In January 2014, two months into a meditation teacher-training course, I was diagnosed with Stage 3 bowel cancer. A tight, round-robin tournament ensued for the next two years, with the players radiation, chemo and surgery on one side of the pitch; mindfulness, loving kindness and gratitude on the other.
While the beam of radiation hit my backside, I’d practice loving kindness — to the beam itself, to the technicians, to the genius who’d invented the machine. When fear shouted its dire warnings, my breath would step in to referee and calm things down, and when I was hooked up to the chemo drip, I would fill myself with gratitude too — for the treatment, for my healing, and for the dear nurses in day oncology.
With my brain on fire, swollen and inflamed by the 48 hour stints of IV chemo of essentially liquid platinum, I devoured articles and studies on neuroscience. I tried to understand and make sense of the wild swings of emotion my trigger-happy amygdala (the centre for the fight flight response in the brain) would illicit from my overheated limbic system. Knowing that there was a biochemical cause and effect here was of great comfort to me: my toxic state of fried adrenals could be balanced by the cooling that meditation provided. I didn’t have control over much, but I COULD choose to breathe: while I was cooking from the inside out, I could calm things down from the outside in.
I practiced mindfulness of thoughts and emotions, tonglen (a Tibetan practice of taking in and sending out energy), mindfulness of the breath, single pointed concentration, chanting- you name it. And while the circumstances I found myself in were shocking, and while the course of action I was on threatened to derail me, my meditation practice gave me the space to find humour, joy and presence in its midst. I wrote hearty email updates to my friends, and each time the life stakes were raised I felt as though my essence had become heightened. I could handle this. Imagine what it’ll feel like to cross that finishing line! Imagine the perspective I will have gained, the insights, the equanimity!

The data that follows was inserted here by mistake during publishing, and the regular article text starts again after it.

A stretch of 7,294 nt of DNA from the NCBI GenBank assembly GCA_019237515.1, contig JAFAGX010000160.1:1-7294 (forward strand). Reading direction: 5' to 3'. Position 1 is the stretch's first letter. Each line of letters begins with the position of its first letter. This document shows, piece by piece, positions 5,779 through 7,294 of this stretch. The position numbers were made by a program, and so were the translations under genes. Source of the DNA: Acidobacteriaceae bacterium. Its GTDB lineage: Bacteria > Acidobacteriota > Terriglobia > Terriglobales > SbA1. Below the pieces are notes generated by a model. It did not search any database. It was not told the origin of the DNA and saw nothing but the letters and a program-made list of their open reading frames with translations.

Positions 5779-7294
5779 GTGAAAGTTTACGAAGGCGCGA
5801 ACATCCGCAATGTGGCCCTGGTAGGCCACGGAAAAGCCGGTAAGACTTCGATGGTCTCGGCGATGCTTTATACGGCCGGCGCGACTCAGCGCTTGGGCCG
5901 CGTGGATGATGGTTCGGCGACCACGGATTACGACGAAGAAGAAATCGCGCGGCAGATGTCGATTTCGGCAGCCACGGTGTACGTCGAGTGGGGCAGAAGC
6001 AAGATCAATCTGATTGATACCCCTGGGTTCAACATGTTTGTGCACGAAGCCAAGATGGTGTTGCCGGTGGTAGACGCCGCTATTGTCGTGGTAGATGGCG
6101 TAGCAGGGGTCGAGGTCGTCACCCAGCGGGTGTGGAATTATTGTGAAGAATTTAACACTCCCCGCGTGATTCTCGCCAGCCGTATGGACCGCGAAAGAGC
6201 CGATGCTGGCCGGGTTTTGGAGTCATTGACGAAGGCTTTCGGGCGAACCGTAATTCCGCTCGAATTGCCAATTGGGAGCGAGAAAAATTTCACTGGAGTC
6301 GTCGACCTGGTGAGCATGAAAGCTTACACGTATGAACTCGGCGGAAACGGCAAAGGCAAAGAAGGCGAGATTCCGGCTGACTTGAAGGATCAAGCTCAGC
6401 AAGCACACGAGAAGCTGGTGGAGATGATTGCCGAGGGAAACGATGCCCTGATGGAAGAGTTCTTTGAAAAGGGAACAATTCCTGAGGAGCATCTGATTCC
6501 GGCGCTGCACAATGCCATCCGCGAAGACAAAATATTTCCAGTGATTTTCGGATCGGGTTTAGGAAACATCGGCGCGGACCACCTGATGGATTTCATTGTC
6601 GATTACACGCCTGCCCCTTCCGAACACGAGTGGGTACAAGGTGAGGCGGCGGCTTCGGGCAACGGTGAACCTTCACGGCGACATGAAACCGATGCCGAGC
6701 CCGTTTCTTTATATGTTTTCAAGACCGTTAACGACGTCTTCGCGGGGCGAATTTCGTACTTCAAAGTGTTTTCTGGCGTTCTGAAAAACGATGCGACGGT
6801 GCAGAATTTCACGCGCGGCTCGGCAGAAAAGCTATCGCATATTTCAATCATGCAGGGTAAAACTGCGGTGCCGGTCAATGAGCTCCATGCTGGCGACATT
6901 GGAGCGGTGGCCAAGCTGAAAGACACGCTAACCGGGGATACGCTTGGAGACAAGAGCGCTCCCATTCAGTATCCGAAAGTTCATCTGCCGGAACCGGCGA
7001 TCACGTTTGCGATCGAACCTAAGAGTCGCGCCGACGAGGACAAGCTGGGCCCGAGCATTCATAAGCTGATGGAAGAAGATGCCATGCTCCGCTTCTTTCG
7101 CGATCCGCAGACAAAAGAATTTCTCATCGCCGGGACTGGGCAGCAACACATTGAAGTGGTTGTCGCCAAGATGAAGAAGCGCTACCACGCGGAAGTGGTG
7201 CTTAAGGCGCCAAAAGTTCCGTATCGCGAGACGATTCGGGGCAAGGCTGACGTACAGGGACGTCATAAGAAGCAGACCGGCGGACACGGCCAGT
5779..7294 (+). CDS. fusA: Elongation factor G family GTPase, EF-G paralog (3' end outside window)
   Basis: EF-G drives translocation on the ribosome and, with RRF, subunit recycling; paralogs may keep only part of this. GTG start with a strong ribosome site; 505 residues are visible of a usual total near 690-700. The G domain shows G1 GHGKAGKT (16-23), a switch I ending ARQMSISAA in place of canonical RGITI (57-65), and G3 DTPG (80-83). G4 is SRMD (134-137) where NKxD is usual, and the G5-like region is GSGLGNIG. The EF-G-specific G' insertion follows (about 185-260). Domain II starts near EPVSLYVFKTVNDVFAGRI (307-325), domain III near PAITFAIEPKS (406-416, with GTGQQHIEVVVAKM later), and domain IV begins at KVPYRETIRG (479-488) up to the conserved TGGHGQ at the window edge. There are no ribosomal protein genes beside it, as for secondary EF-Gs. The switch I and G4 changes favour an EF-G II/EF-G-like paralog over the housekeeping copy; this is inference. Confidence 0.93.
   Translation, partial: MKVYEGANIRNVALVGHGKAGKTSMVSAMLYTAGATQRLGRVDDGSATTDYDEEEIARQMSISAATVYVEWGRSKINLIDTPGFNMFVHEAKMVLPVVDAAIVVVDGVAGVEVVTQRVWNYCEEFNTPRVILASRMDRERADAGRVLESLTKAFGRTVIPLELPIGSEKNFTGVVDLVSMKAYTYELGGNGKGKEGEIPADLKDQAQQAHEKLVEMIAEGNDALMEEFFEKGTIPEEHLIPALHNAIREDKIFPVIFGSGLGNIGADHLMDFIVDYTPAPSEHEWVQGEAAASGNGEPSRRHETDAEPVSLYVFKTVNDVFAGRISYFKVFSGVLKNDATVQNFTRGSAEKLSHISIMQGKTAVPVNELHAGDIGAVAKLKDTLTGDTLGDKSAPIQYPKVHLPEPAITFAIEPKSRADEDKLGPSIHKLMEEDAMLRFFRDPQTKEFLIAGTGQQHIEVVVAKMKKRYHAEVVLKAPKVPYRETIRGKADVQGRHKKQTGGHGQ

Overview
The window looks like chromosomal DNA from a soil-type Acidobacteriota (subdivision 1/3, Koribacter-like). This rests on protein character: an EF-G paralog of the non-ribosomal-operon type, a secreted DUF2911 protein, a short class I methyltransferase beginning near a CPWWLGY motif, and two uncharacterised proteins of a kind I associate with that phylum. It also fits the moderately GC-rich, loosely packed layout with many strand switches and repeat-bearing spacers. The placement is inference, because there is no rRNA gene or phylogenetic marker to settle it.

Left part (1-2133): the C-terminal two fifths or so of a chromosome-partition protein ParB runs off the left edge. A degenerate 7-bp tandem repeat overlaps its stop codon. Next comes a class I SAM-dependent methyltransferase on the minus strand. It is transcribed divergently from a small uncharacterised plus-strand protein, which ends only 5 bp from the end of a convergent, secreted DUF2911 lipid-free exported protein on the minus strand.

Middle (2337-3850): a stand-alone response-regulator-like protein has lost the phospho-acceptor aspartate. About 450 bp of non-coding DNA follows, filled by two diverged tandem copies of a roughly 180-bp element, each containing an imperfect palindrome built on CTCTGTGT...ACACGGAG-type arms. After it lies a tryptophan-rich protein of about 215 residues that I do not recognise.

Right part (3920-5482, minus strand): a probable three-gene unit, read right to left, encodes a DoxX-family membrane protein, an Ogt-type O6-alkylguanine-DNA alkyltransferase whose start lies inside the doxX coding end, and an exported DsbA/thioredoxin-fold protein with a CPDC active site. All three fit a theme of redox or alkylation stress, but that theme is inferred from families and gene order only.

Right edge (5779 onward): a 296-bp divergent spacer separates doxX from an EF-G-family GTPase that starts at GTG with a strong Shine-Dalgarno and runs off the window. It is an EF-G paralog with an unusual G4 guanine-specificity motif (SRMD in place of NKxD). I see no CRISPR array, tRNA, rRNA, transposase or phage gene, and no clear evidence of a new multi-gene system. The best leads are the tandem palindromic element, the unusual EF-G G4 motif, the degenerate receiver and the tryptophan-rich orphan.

My amazing kids and husband were on this ride too. I would look at them, particularly on the wild-eyed days just after being unplugged, and marvel at the way they absorbed seeing their mum/wife going a little bit postal. They were so incredibly generous at a time when their own limbic systems were getting frizzled too.
In the weeks in between treatments and surgeries where I’d bounce back a little, I would head into our youngest’s classroom at school. The children and I would practice mindfulness together, and sing songs I’d written for them. They probably weren’t aware of how deeply precious this time was for me. I cherished it. It helped me lay down a neural satnav map of where I would head after this was all over and things went back to normal. My driving thought was always ‘just get across the finish line!’ Once I was there, and had made it unscathed, I would dive in again, transformed by the experience, ready to go. It fed me, drove me forward.
In October 2015, I had my final chemo treatment. I felt jubilation, gratitude, relief and a sense of triumph. I was there! I had crossed the line!
Now was the time where I’d be like those cancer survivors I’d read about, who had become completely chilled out, and ‘no-longer-sweating-the-small-stuff’ calm. After all, I’d graduated as a meditation teacher hadn’t I? I practiced every day, or close to it. I understood what stress looked like, what the effects were on the brain and the body. Surely my all clear would equal an absence of stress? Surely I would emerge from this energised, grateful, motivated and peaceful, setting up meditation classes all over the place, teaching in schools and sharing what I’d learnt, all the while parenting like I was Mrs Equanimity??
Firstly, I needed to sleep for about a year — almost every day, at some point. Many days I would head straight back to bed as soon as the kids had gone to school.
Any sense of presence I had felt during my treatment fled completely. Suddenly I felt socially isolated, awkward with my closest friends, shy even, heart racing during conversations, not sure of which Kate I was any more; making plans to see people and always cancelling, overwhelmed at the prospect of having to show up.
Secondly, instead of feeling calm and chilled, my fried nervous system rendered me pretty feral. With no resources left in my adrenal glands, I became a hot ball of emotional reactivity. Summer holidays, to which I’d looked forward with a wistful and misty-eyed yearning, were intensely stressful. I felt shame at my inability to enjoy its moments — after all, I was here, wasn’t I? Alive? My short-term memory was shot, my feelings of anger and irritability were out of proportion and off the scale.
Turns out this is a bit what post-traumatic stress looks like.
As I hadn’t returned from a war zone, it hadn’t occurred to me that I could be experiencing it — I just thought I’d come through this experience of cancer and become a fairly crap version of my former self. Until a homeopath I visited pointed out that, in fact, I had. Returned from a war zone. As I sat reading the list of physical and emotional symptoms of PTSD, I wept as a large rope began to unknot itself in my belly.